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Esperanza Rogel et al v. Lynwood Redevelopment Agency

May 2, 2011

ESPERANZA ROGEL ET AL., PLAINTIFFS AND APPELLANTS,
v.
LYNWOOD REDEVELOPMENT AGENCY, DEFENDANT AND RESPONDENT.



(Los Angeles County Super. Ct. No. BS106592) APPEAL from a judgment of the Superior Court of Los Angeles County. Kevin C. Brazile, Judge. Reversed and remanded.

The opinion of the court was delivered by: Bigelow, P.J.

CERTIFIED FOR PUBLICATION

It is well settled that a trial court is vested with wide discretion in fixing the amount to be awarded to a prevailing party for attorneys' fees, and that a court's award will not be disturbed on appeal unless the record discloses an abuse of discretion. (See Serrano v. Priest (1977) 20 Cal.3d 25, 49 (Serrano III).) The primary question here is whether the trial court abused its discretion by applying a negative multiplier in setting the amount of an attorneys' fees award against a government agency based on the conclusion that it would be "better" for less money to be paid to the prevailing parties for their attorneys' fees so as to leave the agency with more money for its ongoing governmental operations. We find this is not an appropriate factor upon which to reduce otherwise documented attorneys' fees.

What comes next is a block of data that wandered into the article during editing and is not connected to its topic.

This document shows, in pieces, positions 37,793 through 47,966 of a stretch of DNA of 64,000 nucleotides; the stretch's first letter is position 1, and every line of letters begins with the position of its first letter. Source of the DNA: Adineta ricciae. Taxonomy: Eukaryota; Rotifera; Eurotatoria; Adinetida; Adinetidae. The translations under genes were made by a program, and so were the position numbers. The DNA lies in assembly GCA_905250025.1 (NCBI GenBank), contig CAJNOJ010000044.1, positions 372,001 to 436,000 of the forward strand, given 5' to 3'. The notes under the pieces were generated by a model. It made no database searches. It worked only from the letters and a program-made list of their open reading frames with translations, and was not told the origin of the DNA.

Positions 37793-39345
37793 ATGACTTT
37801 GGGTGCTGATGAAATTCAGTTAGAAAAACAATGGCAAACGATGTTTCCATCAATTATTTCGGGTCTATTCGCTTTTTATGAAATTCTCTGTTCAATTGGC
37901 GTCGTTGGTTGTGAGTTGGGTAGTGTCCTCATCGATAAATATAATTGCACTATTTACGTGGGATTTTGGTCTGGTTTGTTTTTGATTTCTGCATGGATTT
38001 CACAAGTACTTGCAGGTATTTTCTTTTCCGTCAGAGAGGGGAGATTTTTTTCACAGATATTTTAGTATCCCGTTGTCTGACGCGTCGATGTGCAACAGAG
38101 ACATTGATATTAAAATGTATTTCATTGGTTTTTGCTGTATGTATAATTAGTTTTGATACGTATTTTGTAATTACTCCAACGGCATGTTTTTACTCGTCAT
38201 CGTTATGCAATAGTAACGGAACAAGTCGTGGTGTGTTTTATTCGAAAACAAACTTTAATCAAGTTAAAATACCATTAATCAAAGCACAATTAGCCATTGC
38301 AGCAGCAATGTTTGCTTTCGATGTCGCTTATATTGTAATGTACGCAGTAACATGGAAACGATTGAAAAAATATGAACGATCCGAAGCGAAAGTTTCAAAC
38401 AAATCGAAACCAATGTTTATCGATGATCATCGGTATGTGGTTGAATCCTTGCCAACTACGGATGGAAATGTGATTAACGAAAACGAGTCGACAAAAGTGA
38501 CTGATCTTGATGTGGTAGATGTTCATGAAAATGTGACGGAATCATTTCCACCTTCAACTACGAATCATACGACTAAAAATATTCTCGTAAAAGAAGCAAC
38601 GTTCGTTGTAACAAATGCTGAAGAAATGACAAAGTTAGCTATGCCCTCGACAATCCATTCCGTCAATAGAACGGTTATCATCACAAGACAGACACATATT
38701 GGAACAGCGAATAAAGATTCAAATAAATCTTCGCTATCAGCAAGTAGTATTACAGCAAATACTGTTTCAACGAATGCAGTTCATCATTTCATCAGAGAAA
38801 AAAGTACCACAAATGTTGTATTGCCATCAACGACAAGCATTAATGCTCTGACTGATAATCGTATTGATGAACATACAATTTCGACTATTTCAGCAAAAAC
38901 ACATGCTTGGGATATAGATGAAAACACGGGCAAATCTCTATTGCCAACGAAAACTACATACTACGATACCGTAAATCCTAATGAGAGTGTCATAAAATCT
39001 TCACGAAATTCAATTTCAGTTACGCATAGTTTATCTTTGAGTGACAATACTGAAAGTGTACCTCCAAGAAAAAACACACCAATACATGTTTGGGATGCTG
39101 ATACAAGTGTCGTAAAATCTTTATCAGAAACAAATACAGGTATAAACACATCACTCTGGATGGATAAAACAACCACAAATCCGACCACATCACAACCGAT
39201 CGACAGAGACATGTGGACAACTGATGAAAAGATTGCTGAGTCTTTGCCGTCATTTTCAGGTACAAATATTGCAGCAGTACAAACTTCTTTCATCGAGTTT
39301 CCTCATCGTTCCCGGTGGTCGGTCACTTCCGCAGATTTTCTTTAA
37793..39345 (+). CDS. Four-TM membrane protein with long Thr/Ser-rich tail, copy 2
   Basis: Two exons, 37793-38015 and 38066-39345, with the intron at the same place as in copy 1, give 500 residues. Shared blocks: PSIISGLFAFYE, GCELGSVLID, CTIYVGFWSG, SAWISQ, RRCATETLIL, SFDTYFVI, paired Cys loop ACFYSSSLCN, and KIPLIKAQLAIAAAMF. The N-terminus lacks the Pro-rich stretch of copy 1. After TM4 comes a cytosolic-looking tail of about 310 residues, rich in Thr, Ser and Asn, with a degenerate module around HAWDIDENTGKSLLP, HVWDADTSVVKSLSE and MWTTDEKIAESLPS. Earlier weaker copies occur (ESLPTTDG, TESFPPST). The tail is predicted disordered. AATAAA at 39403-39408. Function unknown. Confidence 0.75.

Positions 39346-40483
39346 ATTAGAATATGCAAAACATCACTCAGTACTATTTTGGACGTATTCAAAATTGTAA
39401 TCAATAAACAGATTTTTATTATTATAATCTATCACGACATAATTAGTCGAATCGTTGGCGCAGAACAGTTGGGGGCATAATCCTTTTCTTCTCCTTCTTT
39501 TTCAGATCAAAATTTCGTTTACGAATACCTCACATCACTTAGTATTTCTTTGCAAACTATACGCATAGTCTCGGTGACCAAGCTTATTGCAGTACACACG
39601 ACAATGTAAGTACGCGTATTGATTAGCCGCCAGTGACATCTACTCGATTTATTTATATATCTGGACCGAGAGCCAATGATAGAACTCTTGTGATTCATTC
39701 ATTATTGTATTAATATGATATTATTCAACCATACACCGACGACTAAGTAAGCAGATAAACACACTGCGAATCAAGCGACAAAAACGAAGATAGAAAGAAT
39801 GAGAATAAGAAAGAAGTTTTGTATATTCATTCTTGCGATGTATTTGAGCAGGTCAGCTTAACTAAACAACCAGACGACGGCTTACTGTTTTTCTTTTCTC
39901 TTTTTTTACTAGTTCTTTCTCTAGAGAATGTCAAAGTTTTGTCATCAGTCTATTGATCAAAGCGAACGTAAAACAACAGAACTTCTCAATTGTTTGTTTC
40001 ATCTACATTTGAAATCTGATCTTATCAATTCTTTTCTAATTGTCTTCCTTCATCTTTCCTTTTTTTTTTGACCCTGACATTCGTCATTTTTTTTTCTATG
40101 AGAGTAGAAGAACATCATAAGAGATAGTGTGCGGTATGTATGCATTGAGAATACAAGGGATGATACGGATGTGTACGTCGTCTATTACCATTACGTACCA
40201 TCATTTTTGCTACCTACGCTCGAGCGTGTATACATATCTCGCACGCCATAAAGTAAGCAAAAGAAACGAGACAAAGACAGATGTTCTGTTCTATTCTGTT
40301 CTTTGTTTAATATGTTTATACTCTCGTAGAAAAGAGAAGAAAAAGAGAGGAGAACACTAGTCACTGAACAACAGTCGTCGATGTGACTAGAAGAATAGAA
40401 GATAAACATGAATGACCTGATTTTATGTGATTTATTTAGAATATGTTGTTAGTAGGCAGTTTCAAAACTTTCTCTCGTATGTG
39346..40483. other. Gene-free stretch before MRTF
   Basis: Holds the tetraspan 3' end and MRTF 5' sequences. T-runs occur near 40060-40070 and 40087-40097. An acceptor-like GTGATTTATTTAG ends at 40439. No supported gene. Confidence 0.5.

FACTS

The Statutory Setting for the Litigation

The Community Redevelopment Law (CRL; Health & Saf. Code, § 33000 et seq.)*fn1 is a comprehensive statutory scheme intended to help local governments revitalize blighted areas. To accomplish this end, the CRL allows for the financing of redevelopment projects through "tax increment financing." Tax increment financing works this way: redevelopment agencies do not have the power to tax, but may finance redevelopment projects through loans or the sale of bonds. When a redevelopment project results in increased property values, the tax attributable to the increase in value -- the "tax increment" -- is collected by the taxing authority and distributed to the redevelopment agency, which then uses the money to pay off its debt. The basic concept is a redevelopment project " 'in effect pays for itself.' " (City of Dinuba v. County of Tulare (2007) 41 Cal.4th 859, 866.)